After Winfield Scott Schley's graduation from the U.S. Naval Academy in 1860, he served as a midshipman on an expedition to China and Japan. During the Civil War, he served first in the Western Gulf Squadron, where he participated in the capture of Port Hudson, Louisiana, in 1863, and later in the Pacific Squadron. He was promoted to lieutenant in 1862 and lieutenant commander in 1866.
Schley taught at the Naval Academy from 1866 to 1869 and again from 1872 to 1875. Between the two stints at the academy, he served in the Asiatic Station and participated in the U.S. Korean Expedition in 1871. He was promoted to commander in 1874 and served in various capacities in Europe, on the coast of Africa, and in the South Atlantic. Among his commands were USS Essex, USSBaltimore, and USS New York.Schley was also assigned to several posts in the Lighthouse Bureau and served as chairman of the Lighthouse Board in 1897-1898.
In 1884, Schley commanded a relief operaton to rescue Lieutenant Adolphus Greely's trapped Lady Franklin Bay Expedition in the Arctic after several others had failed. Traveling through 1400 miles of ice, Schley and his crew succeeded in rescuing Greely and six of his companions. Schley co-wrote a book about the rescue in 1885.
Schley was commissioned as a commodore in 1898. At the outbreak of the Spanish-American War, he was placed in charge of the Flying Squadron, commanding the flagship USS Brooklyn. Admiral Sampson, his superior officer as head of the North Atlantic Squadron, sent him in pursuit of Spanish Admiral Cervera, first to Cienfuegos and then to Santiago de Cuba. Schley at first declined to go to Santiago but ultimately found his way there and assisted Sampson with a blockade of the harbor to trap the Spanish fleet. On July 3, the Spanish ships attempted to evade the blockade while Sampson was ashore. After a near collision between the Brooklyn and another U.S. ship gave the Spanish fleet an opportunity to escape, Schley's squadron pursued and defeated Admiral Cervera and destroyed the Spanish ships.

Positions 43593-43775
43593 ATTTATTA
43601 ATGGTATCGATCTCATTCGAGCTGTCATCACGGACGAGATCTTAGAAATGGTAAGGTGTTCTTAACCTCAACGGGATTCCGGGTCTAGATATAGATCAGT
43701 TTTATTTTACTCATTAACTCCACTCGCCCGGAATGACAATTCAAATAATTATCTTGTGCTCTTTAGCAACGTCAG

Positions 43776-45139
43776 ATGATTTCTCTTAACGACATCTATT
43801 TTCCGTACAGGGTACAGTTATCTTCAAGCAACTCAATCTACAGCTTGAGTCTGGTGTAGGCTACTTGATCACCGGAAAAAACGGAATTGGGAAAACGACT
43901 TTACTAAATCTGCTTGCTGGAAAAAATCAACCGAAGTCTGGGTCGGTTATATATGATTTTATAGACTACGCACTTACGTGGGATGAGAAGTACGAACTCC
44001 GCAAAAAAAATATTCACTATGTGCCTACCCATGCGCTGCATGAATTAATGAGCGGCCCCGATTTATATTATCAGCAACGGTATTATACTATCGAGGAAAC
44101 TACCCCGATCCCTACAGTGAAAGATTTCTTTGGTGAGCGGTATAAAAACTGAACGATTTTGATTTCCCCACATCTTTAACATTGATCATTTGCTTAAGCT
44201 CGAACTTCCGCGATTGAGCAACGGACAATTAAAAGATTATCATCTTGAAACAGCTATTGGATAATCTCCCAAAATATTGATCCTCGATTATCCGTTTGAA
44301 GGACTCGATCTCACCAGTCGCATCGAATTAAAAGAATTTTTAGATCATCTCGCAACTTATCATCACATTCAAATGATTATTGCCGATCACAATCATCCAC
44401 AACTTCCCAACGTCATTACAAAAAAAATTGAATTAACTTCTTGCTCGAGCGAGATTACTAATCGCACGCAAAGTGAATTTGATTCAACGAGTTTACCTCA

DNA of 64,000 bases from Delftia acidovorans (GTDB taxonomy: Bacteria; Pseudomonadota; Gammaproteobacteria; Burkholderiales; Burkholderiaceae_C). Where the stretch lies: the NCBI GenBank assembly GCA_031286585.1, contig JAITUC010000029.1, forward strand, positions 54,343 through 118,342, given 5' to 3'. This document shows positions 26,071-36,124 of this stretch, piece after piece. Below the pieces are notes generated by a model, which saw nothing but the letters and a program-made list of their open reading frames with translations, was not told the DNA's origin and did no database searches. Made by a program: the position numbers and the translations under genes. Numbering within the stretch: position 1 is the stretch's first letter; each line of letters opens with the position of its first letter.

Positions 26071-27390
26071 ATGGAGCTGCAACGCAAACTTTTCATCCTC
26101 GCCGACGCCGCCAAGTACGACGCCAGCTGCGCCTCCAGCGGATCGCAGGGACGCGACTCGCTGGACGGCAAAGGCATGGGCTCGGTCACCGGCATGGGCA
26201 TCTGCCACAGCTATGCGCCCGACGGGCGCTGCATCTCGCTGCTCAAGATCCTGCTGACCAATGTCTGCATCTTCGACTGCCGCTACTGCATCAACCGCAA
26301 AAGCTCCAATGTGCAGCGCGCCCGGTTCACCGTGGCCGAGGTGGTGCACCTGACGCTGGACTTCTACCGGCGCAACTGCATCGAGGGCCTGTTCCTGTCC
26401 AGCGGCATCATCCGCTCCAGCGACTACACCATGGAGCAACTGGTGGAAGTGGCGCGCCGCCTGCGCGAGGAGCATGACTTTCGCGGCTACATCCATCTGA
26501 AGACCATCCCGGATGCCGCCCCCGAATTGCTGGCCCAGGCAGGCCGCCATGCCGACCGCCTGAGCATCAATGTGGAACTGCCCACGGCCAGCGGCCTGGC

Sampson's victory message made no mention of Schley's role, and in fact Sampson believed that Schley had been insubordinate and careless. The public, however, viewed Schley as the hero of the Battle of Santiago de Cuba. In 1899 Schley was commissioned as a Rear Admiral and given command of the South Atlantic Squadron. He retired from active duty in 1901.
Also in 1901, at Schley's request the Navy convened a court of inquiry, comprised of Admiral George Dewey and two other admirals, to investigate charges made against Schley for his conduct before and during the Battle of Santiago. The majority found that Schley had engaged in misconduct and shown poor judgment, but recommended that no action be taken. Admiral Dewey, however, issued a minority report praising Schley and giving him credit for the victory. Although the findings of the majority went against Schley and were ultimately upheld by the Secretary of the Navy and by President Theodore Roosevelt, the publicity of the court of inquiry enhanced Schley's status as a war hero.